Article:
My species is the world’s largest mainland tortoise, easily reaching 30 inches (76 centimeters) in length and well over 100 pounds (45 kilograms) in weight. Some males even reach 200 pounds (90 kilograms)! We are surpassed only by the island dwelling tortoises from Aldabra and Galápagos in size and weight.
Turtles and tortoises are a very old group of reptiles, going back about 220 million years. Of all the animals with backbones, turtles are the only ones that also have a shell, made up of 59 to 61 bones covered by plates called scutes, which are made of keratin like our fingernails. The turtle cannot crawl out of it because the shell is permanently attached to the spine and the rib cage. The shell’s top is called the carapace, and the bottom is the plastron. Turtles can feel pressure and pain through their shells, just as you can feel pressure through your fingernails.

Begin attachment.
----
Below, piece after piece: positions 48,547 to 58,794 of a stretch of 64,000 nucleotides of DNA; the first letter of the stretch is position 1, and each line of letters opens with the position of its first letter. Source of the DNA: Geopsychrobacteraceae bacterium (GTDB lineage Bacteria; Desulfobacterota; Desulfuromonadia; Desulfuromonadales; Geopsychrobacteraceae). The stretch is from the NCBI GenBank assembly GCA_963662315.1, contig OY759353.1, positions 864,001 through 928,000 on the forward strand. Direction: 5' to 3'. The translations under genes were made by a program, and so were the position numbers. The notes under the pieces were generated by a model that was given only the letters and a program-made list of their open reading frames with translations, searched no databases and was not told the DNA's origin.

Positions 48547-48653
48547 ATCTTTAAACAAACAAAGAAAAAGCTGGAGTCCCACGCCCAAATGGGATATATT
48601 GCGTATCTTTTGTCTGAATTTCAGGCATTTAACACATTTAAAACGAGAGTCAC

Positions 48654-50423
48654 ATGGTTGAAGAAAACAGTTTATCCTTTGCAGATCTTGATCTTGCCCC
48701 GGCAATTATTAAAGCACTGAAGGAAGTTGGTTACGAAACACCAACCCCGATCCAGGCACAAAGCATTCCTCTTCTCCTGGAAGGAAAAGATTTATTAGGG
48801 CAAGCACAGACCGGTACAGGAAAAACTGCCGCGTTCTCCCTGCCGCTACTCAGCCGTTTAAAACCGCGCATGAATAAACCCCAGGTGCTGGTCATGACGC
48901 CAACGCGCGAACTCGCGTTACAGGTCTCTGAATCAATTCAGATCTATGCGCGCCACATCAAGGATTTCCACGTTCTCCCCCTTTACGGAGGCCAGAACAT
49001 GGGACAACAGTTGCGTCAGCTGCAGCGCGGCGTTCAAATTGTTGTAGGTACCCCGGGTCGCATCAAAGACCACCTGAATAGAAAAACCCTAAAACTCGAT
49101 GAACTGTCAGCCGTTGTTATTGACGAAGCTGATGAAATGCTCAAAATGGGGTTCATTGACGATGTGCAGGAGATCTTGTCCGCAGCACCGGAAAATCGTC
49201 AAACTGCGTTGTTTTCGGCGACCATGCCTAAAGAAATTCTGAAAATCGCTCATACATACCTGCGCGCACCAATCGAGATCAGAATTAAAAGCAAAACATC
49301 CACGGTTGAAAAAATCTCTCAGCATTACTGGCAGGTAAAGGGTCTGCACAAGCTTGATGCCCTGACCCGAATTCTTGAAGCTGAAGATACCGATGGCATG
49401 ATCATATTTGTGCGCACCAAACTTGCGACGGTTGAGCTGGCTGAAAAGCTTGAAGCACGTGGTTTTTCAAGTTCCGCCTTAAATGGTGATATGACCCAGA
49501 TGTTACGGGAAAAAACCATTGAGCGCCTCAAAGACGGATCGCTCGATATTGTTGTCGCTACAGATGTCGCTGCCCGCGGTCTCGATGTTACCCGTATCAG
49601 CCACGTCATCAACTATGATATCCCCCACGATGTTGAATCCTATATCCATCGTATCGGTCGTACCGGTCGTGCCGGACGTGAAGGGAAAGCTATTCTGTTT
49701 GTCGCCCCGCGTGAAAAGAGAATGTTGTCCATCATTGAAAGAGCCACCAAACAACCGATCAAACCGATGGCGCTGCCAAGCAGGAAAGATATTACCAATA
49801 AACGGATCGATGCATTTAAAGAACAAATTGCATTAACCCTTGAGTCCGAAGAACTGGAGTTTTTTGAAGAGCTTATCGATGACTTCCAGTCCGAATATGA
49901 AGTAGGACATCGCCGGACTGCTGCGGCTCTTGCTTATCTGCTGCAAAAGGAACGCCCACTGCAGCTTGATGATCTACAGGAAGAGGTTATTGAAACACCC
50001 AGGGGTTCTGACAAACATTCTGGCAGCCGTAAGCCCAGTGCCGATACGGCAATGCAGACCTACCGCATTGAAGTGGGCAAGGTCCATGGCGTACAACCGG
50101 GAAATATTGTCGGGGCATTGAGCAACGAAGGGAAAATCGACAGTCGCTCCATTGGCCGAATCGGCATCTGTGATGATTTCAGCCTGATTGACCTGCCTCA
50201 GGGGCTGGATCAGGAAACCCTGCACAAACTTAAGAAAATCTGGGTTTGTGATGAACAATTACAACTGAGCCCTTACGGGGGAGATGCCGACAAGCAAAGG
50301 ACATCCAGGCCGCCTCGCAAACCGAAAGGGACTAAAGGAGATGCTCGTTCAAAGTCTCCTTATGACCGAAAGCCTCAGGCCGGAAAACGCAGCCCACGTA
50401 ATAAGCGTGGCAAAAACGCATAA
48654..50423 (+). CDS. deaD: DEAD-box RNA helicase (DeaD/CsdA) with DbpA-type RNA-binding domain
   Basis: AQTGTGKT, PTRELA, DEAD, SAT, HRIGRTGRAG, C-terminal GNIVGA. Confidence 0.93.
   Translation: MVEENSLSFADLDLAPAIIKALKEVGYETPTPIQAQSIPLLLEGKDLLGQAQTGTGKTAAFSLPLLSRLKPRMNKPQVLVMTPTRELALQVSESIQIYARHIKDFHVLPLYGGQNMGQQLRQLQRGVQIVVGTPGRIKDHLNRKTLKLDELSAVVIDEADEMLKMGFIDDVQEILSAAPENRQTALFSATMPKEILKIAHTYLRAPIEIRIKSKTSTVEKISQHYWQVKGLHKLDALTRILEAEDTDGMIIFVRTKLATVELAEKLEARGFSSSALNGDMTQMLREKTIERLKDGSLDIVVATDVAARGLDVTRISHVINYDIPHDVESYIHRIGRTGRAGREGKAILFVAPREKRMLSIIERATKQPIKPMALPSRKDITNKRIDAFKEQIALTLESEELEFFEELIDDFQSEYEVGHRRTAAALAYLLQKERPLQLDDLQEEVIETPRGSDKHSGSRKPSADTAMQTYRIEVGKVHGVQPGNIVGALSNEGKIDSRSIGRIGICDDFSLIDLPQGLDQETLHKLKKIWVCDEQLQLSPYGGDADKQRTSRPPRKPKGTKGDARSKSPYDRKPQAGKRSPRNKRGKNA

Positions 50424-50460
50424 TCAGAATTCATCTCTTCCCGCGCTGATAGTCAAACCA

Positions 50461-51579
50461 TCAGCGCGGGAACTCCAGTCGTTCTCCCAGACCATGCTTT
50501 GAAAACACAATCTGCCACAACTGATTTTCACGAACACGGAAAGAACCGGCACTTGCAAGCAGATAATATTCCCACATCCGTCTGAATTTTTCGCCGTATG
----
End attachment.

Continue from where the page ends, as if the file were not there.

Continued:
Given the sizzling hot climate where it lives—where days can reach 120 degrees Fahrenheit (49 degrees Celsius)—this tortoise digs dens up to 10 feet (3 meters) deep to recline in during the heat of the day. These underground havens are significantly cooler than the air above ground, dipping into the 70s (20s Celsius). These dens are often the only respite for other animals as well, so they reuse abandoned tortoise burrows.
The spur-thigh tortoise is most active during the rainy season between July and October. It is crepuscular in habit, meaning it leaves the den to forage at dawn and at dusk. It warms itself in the morning sun to raise its body temperature after the chill of night. The tortoise will become inactive during extreme temperatures and will hole up in an underground den.